Connacht SFC final
Mayo v Galway, Croke Park, 1.30pm

Live blogs on RTÉ.ie and the RTÉ News app, with video highlights on social media.

Live on RTÉ One and RTÉ Player from 1pm.

Highlights on The Sunday Game on RTÉ2 and RTÉ Player from 9.30pm.

Viewers outside Ireland can watch the game on GAAGO.

Live commentary on Sunday Sport on RTE Radio 1 from 1pm.

Sunny spells with well scattered showers. Quite warm too with highest temperatures of 22 to 25 degrees in a light or moderate northerly breeze. For more go to

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From west to east - but not the first time

We are nearly 100 years on from the last time a Connacht decider was played at Croke Park. Yes, it did happen, with much controversy in the air. The replayed provincial decider of 1922 between Galway and Sligo took place on Jones' Road in September 1923. A replay came about, not because the game was drawn, but on foot of six grounds of appeal brought forward by Galway after they lost the game by a point.

Sligo prevailed on a 3-01 to 1-06 scoreline and the following week they accounted for Tipperary in the All-Ireland semi-final. The men from the Yeats County were through to a first-ever All-Ireland decider - or so they thought.

The Tribesmen however, were determined that they had a strong case, highlighting the "illegality of one member of the Sligo team" and other issues relating to player conduct and some disputed scores.

The Connacht Council found in favour of Galway's request; Sligo's subsequent appeal to the GAA's Central Council fell on deaf ears. And so the Connacht final replay would now also also be an All-Ireland semi-final, much to the annoyance of Tipperary who felt that they should get a crack at the Tribesmen should they prevail.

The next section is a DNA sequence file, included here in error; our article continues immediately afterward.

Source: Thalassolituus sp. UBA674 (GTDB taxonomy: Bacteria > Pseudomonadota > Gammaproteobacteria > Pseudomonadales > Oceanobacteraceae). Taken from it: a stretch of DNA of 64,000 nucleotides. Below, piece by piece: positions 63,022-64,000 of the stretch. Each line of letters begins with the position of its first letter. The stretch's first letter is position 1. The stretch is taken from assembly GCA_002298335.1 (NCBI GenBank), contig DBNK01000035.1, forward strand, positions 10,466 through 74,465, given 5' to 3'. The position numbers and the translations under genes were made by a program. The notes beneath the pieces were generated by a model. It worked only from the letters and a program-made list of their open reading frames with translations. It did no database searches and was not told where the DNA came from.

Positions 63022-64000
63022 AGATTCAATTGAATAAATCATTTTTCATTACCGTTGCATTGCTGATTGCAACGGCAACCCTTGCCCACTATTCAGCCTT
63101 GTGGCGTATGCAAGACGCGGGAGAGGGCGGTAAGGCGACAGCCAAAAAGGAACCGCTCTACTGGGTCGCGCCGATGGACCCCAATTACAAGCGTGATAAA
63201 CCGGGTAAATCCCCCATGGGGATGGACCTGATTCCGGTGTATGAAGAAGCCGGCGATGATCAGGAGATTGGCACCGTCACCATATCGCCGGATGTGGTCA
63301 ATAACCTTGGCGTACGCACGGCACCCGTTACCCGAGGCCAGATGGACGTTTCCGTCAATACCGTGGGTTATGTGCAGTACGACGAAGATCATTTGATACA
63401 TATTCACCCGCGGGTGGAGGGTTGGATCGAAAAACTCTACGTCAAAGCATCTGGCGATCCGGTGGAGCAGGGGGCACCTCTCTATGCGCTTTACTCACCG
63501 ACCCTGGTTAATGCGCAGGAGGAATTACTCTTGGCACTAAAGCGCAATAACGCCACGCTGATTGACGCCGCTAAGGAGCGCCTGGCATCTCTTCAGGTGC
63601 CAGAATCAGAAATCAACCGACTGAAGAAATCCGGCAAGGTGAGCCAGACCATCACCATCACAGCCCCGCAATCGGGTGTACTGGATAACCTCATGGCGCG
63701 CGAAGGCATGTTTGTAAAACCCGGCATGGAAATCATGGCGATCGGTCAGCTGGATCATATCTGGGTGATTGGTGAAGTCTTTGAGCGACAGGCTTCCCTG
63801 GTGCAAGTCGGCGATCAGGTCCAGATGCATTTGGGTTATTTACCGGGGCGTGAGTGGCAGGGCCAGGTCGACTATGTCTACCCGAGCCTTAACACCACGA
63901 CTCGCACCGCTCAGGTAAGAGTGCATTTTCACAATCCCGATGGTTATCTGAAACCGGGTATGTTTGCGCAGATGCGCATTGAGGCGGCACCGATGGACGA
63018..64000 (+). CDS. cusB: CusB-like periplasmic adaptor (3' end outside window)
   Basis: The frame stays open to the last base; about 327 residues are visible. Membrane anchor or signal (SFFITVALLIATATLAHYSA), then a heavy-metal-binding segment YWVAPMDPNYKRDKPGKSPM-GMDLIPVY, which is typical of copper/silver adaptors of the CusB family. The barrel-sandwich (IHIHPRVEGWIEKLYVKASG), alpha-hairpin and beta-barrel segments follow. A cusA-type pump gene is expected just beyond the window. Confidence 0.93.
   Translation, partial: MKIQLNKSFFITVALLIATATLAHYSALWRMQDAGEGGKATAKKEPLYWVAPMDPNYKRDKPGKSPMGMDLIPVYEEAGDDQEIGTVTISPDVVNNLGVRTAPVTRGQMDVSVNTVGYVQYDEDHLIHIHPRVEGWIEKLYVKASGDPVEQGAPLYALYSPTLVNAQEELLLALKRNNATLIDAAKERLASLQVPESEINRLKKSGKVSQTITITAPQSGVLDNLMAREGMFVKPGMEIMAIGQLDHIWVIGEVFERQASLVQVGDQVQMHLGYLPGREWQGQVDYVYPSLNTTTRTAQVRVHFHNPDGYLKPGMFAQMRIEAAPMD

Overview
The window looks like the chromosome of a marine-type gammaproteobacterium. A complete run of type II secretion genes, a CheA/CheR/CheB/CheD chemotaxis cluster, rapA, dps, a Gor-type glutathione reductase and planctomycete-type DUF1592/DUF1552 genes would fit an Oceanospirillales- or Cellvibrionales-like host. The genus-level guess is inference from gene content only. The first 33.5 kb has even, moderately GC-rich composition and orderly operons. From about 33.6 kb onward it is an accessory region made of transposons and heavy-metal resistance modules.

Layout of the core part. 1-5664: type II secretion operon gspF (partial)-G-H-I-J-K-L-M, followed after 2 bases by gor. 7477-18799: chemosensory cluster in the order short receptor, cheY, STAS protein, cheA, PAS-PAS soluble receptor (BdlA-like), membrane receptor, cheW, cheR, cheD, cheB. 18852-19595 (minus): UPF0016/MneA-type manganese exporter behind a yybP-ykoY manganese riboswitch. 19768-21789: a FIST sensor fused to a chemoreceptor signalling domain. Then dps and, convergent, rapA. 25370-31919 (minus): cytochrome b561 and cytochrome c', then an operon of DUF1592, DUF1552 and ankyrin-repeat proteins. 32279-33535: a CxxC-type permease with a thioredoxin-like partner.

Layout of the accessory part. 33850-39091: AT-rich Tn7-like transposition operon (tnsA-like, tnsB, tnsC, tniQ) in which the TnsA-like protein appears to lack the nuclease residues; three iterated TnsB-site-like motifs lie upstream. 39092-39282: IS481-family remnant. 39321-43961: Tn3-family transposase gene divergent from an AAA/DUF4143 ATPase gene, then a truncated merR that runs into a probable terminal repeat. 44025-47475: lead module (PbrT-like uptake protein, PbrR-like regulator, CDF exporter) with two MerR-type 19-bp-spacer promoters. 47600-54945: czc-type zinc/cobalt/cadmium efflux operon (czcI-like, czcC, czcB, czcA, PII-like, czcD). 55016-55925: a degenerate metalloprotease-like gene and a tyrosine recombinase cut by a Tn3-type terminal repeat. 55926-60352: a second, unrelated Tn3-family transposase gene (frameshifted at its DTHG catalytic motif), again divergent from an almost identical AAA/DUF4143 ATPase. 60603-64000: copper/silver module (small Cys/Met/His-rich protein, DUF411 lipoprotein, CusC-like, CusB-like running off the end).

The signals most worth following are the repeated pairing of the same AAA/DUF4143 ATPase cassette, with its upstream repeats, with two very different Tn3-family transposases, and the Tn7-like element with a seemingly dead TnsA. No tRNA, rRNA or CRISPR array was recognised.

Tipp argued their case and got no joy.

Galway edged out Sligo by 2-04 to 2-02 in the replay at Croker.

A week later, it was Dublin who landed the big prize, beating the Connacht champions 0-06 to 0-04.

And so Mayo have given up home advantage in the 2021 decider. A crowd limit of 18,000 will be in attendance at GAA HQ, with Galway looking to equal Mayo's haul of 47 Nestor Cup wins.

More importantly, however, it's another step on the championship road - the winners will have a date with the Leinster champions in the All-Ireland semi-final on 14 August.

Where do Mayo actually stand?

Diarmuid O'Connor going through his paces during the semi-final against Leitrim

No Cillian O'Connor. Question marks around the fitness of Lee Keegan and Kevin McLoughlin. The former will start the final, while the latter and Eoghan McLoughlin who missed the Sligo game, are still sidelined.

Diarmuid O'Connor has been picked to start his first championship game of the year, having recovered from a hamstring injury. Also making his summer bow is O'Connor's Ballintubber colleague, Bryan Walsh, with both men picked at wing-forward.

Rob Hennelly is back in goal in place of Rory Byrne who was a little shaky early on against Leitrim, Enda Hession makes way for Lee Keegan at corner back, while Padraig O'Hora keeps his place at No 3.

Darren Coen and Jordan Flynn, who sustained injuries the last day, miss out.

The Covid issue within the Mayo camp was obviously a concern - still their strength and depth was their to see in their annihilation of Leitrim. Manager James Horan will be glad that Lee Keegan and Diarmuid O'Connor are fit again. Mayo's scoring rate in 2021 boasts high figures and they have yet to lose a game in this calendar year.